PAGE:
• While military confidence-building measures have grown under the SCO banner, Russia had its own security organisation for the region, called the Central Security Treaty Organisation (CSTO).
  • Three of the SCO members — Kazakhstan, Kyrgyzstan, and Tajikistan — along with Armenia and Belarus are members of the CSTO.
  • Russia sees itself as the sole protector of the former Soviet Republics and may not be ready to share that role with China — “yes” to coordination, but “no” to a Sino-Russian security dyarchy.

(2) Eurasian Economic Union

  • Moscow also appears reluctant to back Chinese proposals to promote trade integration under the SCO banner; it prefers the Eurasian Economic Union (EAEU) under its own leadership.
  • China is not a member of either CSTO or EAEU. This is one reason for the weakness of SCO regionalism.

Other deterrents

(1) Affinity with Taliban

  • China has openly admitted to cooperating with the Taliban by restoring all formal diplomatic ties. It is the first such country to acknowledge the Taliban.
  • Turkmenistan too, which is not part of SCO, has been quite open to engaging the Taliban in sync with its principles of neutrality.
  • Some Russian analysts see Turkmenistan as the potential weak link in the defense against the Taliban’s potential threats to the region.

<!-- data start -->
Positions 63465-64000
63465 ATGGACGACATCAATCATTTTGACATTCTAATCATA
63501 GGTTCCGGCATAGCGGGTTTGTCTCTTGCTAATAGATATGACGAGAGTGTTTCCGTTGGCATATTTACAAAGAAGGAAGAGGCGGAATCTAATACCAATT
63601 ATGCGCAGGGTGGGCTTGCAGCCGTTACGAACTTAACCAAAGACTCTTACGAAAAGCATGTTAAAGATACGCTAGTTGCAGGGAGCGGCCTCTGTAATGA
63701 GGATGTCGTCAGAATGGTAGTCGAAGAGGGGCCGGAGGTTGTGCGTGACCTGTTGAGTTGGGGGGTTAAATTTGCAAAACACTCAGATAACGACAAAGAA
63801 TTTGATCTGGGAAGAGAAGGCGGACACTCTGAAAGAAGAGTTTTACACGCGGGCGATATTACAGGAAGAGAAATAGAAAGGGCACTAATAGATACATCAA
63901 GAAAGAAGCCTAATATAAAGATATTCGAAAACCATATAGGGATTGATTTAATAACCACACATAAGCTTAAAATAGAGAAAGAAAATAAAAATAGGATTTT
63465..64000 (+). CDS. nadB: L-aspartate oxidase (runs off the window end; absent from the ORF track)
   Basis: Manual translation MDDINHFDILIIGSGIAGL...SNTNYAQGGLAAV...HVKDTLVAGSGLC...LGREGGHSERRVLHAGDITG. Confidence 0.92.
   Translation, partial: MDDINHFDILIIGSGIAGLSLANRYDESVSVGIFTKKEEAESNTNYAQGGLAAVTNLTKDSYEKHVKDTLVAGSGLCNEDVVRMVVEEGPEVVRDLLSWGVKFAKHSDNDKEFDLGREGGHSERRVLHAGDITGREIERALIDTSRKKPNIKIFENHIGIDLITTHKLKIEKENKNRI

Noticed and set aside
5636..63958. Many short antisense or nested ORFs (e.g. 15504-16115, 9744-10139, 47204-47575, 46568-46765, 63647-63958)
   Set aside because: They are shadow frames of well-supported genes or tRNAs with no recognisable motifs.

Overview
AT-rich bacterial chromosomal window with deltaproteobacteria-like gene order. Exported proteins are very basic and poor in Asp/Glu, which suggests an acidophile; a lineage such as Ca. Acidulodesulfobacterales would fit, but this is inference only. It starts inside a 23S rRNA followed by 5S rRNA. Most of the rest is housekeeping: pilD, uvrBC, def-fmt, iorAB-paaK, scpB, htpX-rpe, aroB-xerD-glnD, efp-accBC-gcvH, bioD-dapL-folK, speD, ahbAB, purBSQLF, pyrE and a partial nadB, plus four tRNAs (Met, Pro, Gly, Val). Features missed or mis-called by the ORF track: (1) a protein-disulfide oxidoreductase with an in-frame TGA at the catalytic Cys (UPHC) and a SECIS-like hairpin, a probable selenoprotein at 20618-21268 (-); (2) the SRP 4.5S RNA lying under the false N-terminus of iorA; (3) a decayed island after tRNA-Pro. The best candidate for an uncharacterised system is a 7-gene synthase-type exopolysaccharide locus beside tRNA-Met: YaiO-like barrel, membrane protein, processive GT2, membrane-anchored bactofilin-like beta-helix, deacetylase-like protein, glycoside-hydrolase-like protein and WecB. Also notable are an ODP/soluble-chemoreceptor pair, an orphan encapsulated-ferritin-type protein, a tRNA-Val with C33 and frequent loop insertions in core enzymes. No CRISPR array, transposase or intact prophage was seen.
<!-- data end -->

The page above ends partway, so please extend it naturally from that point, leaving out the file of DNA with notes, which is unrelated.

• Uzbekistan seems open to a cautious engagement with the Taliban.

(2) Iranian aspirations for unwarranted interference (just like Turkey does regarding Kashmir)

  • Iran, which has ethnic and linguistic links with the Persian-speaking Tajiks, appears equally worried about the Taliban’s policies towards minorities.
  • As Moscow and Beijing, Tehran was happy to see the Americans leave in humiliation and appeared hopeful of a positive engagement with the Taliban.
  • Those hopes may have been suspended for now, if not discarded.

What can the SCO do now?

  • The Afghanistan debacle presents an opportunity for the SCO to play a constructive role in meeting the region’s burgeoning security challenge.
  • Providing humanitarian relief, tending to refugees, facilitating an inclusive dialogue and national reconciliation constitute immediate and long-term goals in which the organization can fill a role.
  • The SCO can also pressure the Taliban to share power with other domestic actors and refrain from providing sanctuary to foreign terror organizations (through foreign funds from Saudi*).
  • It can suspend Afghanistan’s observer status, curtail border traffic or withhold recognition, investments, and aid, should Kabul be found wanting.

Way forward

  • While the SCO is not an impressive regional institution, it remains an important diplomatic forum.
  • India has sought to make full use of the SCO’s diplomatic possibilities without any illusions about its effectiveness.
  • At the SCO summit this week, PM Modi would remind other leaders of the “three evils” that the SCO set out to defeat — terrorism, extremism, and separatism.